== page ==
Childcare issues made it impossible for me to attend the Why Books? conference hosted at my home institution today, so I just spent the past half-hour reading many hundred tweets from the conference (#whybooks). It’s sort of a brilliant way to “attend” a conference. You get all the soundbites you would have written down in your notebook/laptop/conference program in the comfort of your own home. Twitter’s functioning here a bit like an old-fashioned Digest.
Sounds like the conference was amazing. Big congrats to Leah Price and Ann Blair for putting it together. Adrian Johns’s paper sounds like it blew the audience away. Peter Stallybrass made the always helpful reminder that only 13% of printed sheets go into books: a number periodical studies needs to thump loudly. Paul Duguid’s talk sounds like it was great fun–loads of swipes taken at Google Books, which should resonate with the periodicals crowd. He takes aim at Google for its naive treatment of books as mere sources for “shucking information,” which sounds a lot like Scholes and Latham and Scholes and Wulfman on the academy’s use of periodicals.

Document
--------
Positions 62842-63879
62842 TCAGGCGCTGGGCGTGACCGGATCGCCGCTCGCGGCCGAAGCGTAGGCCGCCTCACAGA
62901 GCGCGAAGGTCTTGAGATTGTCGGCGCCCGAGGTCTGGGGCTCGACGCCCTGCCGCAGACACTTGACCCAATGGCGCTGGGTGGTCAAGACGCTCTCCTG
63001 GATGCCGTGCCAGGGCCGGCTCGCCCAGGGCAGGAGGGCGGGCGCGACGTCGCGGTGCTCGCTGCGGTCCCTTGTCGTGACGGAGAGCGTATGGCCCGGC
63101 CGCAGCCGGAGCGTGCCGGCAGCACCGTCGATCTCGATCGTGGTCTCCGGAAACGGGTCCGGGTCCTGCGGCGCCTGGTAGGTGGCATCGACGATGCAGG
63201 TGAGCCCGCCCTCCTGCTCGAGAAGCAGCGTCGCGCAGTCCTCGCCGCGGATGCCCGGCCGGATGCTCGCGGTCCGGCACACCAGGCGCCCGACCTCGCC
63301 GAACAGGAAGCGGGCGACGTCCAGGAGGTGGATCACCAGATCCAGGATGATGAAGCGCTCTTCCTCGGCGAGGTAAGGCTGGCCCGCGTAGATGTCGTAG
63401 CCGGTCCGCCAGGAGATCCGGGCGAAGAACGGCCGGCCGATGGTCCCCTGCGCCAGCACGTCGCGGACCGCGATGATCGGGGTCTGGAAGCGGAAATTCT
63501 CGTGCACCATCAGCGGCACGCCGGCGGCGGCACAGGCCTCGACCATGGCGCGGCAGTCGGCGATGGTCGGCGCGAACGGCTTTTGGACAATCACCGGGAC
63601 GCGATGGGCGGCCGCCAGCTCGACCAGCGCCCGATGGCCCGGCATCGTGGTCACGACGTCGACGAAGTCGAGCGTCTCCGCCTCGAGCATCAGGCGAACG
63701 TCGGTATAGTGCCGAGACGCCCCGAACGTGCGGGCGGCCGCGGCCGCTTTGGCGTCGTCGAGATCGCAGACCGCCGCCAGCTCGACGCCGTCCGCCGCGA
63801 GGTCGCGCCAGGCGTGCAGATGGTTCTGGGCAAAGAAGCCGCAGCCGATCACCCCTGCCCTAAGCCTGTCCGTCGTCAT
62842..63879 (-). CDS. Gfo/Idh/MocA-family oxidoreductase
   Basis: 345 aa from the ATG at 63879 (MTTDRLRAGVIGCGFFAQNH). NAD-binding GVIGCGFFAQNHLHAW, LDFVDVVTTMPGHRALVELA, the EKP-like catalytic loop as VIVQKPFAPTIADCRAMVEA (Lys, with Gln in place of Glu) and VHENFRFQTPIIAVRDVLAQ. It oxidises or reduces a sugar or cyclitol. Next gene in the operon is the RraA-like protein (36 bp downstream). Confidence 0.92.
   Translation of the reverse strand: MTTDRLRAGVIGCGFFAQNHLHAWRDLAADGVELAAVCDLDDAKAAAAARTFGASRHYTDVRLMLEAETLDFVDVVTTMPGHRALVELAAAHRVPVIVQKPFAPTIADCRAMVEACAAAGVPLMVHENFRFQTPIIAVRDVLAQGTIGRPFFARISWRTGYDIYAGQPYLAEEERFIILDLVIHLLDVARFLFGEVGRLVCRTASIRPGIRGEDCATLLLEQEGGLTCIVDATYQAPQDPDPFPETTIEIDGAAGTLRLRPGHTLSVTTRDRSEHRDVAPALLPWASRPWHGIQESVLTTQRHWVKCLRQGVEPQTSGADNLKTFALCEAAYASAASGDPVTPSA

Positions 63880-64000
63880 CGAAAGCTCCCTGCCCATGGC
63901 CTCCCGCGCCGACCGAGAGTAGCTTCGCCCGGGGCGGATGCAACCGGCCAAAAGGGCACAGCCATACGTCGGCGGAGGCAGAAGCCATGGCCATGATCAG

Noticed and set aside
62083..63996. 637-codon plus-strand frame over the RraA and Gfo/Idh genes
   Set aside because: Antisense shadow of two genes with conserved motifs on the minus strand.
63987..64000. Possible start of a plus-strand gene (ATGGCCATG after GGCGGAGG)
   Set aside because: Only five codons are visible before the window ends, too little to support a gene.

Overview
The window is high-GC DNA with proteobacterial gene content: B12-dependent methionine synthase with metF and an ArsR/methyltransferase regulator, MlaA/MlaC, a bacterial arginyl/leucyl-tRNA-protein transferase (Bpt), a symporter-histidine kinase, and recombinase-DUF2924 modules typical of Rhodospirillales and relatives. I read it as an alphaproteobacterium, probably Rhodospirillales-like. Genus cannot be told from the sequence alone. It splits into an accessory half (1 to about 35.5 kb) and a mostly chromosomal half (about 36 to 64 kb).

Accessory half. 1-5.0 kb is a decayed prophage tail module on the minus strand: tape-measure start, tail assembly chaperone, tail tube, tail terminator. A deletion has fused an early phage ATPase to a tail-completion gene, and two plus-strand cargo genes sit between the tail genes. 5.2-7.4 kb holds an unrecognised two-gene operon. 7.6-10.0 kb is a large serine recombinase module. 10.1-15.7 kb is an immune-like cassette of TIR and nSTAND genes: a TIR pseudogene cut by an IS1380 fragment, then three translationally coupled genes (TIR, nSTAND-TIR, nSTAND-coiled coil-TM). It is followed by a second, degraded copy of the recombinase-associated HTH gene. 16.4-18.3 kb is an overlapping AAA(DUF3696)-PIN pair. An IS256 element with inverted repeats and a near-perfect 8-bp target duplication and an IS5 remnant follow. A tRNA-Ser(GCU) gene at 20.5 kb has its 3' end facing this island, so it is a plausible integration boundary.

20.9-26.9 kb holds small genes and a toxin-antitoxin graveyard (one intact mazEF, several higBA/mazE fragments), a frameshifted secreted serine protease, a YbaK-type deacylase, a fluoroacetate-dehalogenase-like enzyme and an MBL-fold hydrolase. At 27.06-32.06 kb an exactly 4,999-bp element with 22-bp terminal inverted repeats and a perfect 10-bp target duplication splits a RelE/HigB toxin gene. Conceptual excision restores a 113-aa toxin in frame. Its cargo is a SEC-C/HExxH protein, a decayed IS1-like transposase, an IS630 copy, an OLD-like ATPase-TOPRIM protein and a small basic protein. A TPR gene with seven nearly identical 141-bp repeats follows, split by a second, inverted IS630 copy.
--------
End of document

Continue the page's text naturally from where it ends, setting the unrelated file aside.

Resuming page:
Which brings me to my last point–in all the tweets, I don’t think magazine or periodicals appeared once. Hey Why Books?, Why No Magazines?